The terms, physical address and virtual address, are used herein. In computing, a physical address (also referred to as a real address or binary address) is a memory address that is represented, e.g., in the form of a binary number on the address bus circuitry in order to enable the data bus to access a particular storage cell of main memory. In a computer with virtual memory, the term physical address is used mostly to differentiate from a virtual address. In particular, in computers utilizing translation of memory addresses, the virtual and physical addresses refer to an address after and before translation, respectively.

One embodiment of a computing environment to incorporate and use one or more aspects of the present invention is depicted in FIG. 1A. As shown, in one example, a computing environment 100 includes one or more processors (e.g., central processing units) 102, a memory 104, and one or more input/output devices or interfaces 106 coupled to one another via one or more buses or other connections 108. The memory includes at least one controller (e.g., operating system 110) and one or more processing entities (e.g., applications 112) to be executed by one or more of processors 102.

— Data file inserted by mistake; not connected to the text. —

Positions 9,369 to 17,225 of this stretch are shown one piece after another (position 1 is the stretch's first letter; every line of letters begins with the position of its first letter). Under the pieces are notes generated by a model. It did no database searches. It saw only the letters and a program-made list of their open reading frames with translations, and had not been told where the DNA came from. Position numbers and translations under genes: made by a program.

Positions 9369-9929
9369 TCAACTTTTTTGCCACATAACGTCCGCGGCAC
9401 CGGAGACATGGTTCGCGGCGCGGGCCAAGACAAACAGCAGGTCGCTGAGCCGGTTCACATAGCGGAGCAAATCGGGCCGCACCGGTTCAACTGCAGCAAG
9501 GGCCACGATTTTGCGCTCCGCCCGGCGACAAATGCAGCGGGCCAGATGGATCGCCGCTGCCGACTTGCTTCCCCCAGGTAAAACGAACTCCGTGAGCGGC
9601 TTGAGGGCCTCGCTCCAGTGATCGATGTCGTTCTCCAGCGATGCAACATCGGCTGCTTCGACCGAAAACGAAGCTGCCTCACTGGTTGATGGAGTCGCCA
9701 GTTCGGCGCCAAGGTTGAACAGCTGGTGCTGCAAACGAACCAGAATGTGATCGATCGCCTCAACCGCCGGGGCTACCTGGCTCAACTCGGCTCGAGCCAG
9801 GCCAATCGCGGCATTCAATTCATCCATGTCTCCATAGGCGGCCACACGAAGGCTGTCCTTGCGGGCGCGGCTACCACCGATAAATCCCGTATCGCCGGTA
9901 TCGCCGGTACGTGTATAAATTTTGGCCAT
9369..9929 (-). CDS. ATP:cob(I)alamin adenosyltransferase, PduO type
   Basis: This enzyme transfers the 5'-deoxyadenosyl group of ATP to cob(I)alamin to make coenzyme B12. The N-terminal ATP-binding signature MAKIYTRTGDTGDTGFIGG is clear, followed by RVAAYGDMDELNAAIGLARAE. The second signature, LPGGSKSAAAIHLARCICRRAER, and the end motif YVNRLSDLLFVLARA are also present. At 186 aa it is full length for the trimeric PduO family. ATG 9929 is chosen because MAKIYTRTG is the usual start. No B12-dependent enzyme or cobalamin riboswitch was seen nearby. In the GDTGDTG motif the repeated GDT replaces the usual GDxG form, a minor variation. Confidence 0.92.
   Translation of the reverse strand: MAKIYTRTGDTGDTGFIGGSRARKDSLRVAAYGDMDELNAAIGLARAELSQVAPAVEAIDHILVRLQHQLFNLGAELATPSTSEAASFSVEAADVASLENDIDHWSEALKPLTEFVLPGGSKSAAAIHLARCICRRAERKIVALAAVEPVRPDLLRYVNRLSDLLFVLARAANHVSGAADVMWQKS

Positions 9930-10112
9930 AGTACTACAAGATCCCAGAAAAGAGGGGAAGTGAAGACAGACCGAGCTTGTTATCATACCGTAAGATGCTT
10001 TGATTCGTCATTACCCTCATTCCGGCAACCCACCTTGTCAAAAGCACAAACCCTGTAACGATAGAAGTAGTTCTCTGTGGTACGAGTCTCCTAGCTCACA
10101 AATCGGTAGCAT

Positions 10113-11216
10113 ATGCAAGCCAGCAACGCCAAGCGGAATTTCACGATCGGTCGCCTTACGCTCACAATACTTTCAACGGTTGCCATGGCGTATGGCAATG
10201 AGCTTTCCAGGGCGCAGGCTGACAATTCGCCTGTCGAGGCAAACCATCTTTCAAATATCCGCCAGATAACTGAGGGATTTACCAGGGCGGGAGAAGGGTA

A further embodiment of a computing environment to incorporate and use one or more aspects of the present invention is depicted in FIG. 1B. In this example, a computing environment 150 includes a server 152 that includes, for instance, one or more processing entities (e.g., virtual machines 154), one or more central processors 156, at least one controller (e.g., hypervisor 158), and an input/output subsystem 160. The virtual machines and hypervisor are included in memory 162.

In this embodiment, each virtual machine is capable of hosting a guest operating system (not shown) and may be executing one or more applications 170. An operating system or application running in a virtual machine appears to have access to a full complete system, but in reality, only a portion of it is available.

Central processors 156 are physical processor resources that are assignable to a virtual machine. For instance, virtual machine 154 includes one or more logical processors, each of which represents all or a share of a physical processor 156 that may be dynamically allocated to the virtual machine. Virtual machines 154 are managed by hypervisor 158, such as PowerVM, offered by International Business Machines Corporation, or VMware, as examples.

Input/output subsystem 160 directs the flow of information between devices and memory (also referred to herein as main storage). It is coupled to the server in that it can be part of the server or separate therefrom. The I/O subsystem relieves the central processors of the task of communicating directly with the I/O devices coupled to the server and permits data processing to proceed concurrently with I/O processing.